i've posted some little things on the minimum wage hike here and there, displaying my obvious dislike of the thing. i think it's the policy equivalent of using a chainsaw to perform a coronary bypass. it is woefully inadequate in targeting the underclass in that it focuses on those earning minimum wage rather than on households below the poverty line.
something more akin to the earned income tax credit, that targets households by tax return, is a much better scheme for addressing low income. a teenager in a wealthy household earning minimum wage does not need a pay raise since they are not the main earner in the family. a single mother working two minimum wage jobs is much more likely to need the financial assistance. the older someone is while still earning a minimum wage, the less likely they are to earn meaningful pay raises. it's likely a matter of missing skills or some similar handicap, something that may keep them entirely out of the job market should the minimum wage exceed their employment value.
the unintended consequence i see is the loss of hours or income of some because of the increased costs of payroll to companies that pay the lowest wages. an article from Arizona points out the losses suffered by teenage workers already. since teenagers have other means of support, i suppose it's not earth shattering. i would be more worried about what happens to those who really need the income and have no other options.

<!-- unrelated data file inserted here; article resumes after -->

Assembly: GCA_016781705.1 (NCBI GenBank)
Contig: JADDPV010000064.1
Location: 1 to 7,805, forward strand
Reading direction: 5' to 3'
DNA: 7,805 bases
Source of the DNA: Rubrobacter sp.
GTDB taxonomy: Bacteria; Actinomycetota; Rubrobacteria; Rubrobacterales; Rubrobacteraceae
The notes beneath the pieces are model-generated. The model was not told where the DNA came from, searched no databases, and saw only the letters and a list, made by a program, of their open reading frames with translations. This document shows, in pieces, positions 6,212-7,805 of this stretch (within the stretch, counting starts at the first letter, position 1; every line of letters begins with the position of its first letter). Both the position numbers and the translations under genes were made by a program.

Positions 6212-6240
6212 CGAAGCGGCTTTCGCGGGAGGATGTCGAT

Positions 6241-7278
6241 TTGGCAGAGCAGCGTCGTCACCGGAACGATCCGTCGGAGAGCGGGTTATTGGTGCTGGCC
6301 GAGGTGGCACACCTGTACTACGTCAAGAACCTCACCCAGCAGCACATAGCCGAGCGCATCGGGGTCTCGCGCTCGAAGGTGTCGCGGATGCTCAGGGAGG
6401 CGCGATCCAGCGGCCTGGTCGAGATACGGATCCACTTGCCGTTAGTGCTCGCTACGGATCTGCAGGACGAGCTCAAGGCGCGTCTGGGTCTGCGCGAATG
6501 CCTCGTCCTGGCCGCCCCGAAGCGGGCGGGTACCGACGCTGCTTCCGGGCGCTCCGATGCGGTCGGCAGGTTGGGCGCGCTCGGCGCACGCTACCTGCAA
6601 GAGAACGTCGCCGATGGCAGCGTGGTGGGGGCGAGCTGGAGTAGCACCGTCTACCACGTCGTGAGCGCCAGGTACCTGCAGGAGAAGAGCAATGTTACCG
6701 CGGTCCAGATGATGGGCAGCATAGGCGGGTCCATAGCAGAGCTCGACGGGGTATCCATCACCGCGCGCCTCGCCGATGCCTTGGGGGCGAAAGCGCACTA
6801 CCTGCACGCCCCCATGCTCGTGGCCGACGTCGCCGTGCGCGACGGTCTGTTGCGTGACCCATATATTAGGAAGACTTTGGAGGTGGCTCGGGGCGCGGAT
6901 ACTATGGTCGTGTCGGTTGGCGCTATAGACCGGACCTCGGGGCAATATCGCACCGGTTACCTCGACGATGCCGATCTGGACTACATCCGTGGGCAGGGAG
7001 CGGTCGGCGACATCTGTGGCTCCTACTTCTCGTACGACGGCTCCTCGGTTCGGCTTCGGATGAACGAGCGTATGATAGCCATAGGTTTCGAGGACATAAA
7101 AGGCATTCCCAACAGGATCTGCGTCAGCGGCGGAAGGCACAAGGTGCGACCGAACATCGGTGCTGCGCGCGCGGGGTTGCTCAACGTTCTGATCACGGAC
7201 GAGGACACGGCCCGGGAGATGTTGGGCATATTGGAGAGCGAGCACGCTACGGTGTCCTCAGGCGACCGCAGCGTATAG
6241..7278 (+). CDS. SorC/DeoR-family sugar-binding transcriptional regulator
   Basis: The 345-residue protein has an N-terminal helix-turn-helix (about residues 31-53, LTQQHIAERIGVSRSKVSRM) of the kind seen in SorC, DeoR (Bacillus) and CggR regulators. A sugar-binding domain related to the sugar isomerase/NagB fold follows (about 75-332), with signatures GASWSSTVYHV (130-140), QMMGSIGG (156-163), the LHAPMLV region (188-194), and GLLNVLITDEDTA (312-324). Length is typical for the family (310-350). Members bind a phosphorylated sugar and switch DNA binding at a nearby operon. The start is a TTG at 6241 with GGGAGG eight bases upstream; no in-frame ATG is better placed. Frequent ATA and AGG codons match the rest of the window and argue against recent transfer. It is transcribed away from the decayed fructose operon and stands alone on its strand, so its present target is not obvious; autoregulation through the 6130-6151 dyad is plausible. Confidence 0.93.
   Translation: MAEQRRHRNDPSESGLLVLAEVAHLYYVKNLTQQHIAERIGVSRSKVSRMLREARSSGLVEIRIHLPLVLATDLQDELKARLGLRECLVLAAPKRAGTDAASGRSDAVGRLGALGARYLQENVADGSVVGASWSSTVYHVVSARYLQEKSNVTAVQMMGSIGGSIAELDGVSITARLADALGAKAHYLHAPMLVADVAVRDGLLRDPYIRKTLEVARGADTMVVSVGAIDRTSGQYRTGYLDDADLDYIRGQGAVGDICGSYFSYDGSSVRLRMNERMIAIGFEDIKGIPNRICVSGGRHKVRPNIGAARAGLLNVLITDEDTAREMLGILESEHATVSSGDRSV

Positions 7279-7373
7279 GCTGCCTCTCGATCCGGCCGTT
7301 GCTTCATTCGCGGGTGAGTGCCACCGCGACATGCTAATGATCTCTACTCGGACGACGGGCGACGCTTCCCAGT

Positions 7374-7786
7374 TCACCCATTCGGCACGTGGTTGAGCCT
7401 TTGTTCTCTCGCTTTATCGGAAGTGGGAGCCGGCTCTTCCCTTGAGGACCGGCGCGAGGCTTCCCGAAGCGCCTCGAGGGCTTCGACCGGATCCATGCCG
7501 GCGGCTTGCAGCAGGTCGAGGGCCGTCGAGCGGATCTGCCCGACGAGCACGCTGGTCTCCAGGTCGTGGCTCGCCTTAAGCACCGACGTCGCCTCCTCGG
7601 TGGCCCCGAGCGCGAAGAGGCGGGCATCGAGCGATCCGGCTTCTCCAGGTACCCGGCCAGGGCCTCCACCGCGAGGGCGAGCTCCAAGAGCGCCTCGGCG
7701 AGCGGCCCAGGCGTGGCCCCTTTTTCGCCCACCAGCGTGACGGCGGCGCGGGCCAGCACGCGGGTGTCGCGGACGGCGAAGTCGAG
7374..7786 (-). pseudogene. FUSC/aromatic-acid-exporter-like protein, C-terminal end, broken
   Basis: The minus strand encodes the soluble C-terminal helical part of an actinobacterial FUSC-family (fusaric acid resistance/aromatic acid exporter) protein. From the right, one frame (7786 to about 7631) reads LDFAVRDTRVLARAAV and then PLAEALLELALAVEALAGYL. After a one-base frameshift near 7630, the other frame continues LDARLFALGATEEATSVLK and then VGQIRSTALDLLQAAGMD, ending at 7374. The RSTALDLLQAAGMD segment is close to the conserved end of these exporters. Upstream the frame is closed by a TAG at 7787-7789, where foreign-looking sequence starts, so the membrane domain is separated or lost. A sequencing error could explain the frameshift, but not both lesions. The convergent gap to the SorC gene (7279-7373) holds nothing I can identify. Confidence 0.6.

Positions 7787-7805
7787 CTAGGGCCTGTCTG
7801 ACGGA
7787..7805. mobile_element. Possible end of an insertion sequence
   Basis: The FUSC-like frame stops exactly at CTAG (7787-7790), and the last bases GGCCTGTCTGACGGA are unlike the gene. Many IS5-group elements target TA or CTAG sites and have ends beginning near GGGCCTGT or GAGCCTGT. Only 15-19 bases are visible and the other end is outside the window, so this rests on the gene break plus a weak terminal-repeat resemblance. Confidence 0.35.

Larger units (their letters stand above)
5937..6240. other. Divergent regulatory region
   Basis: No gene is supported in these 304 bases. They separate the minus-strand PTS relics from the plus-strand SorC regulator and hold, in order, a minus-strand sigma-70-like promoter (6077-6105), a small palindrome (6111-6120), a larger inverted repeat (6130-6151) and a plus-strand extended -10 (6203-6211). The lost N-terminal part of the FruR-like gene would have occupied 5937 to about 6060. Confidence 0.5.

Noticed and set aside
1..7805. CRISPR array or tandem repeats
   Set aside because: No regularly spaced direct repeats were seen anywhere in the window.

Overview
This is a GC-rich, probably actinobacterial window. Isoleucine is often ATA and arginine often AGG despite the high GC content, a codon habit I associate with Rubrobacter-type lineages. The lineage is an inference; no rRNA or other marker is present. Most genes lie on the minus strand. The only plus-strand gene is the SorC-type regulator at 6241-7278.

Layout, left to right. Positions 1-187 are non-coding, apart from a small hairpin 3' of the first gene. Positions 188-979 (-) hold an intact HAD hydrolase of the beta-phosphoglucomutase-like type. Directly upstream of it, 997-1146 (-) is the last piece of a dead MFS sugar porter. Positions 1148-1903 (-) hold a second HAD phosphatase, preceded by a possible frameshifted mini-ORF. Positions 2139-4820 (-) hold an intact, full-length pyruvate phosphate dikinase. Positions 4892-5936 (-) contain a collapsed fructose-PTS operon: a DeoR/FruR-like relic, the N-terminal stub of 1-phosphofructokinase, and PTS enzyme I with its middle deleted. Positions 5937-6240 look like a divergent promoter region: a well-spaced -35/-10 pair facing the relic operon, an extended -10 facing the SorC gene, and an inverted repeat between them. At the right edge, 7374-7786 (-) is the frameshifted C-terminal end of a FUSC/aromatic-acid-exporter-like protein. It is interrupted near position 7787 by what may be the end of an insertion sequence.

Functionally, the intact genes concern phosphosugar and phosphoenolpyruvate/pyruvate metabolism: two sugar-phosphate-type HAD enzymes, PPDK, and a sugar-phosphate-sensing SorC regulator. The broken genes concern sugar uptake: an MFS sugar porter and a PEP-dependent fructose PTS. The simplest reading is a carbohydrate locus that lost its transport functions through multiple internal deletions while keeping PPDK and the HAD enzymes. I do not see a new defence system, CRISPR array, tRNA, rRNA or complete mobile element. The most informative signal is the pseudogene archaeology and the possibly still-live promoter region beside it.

but i wonder why the minimum wage was not hiked to, say, $20 per hour. if $7 or $8 per hour is better, why isn't $20 even better? there is obviously some sort of economic force at work that adherents prefer to ignore. rather, they (in fact, everyone on every side) grab on to easy sound bites to hurl at each other in a polemical war of rhetoric rather than deal with underlying issues and quantifiable results of programs.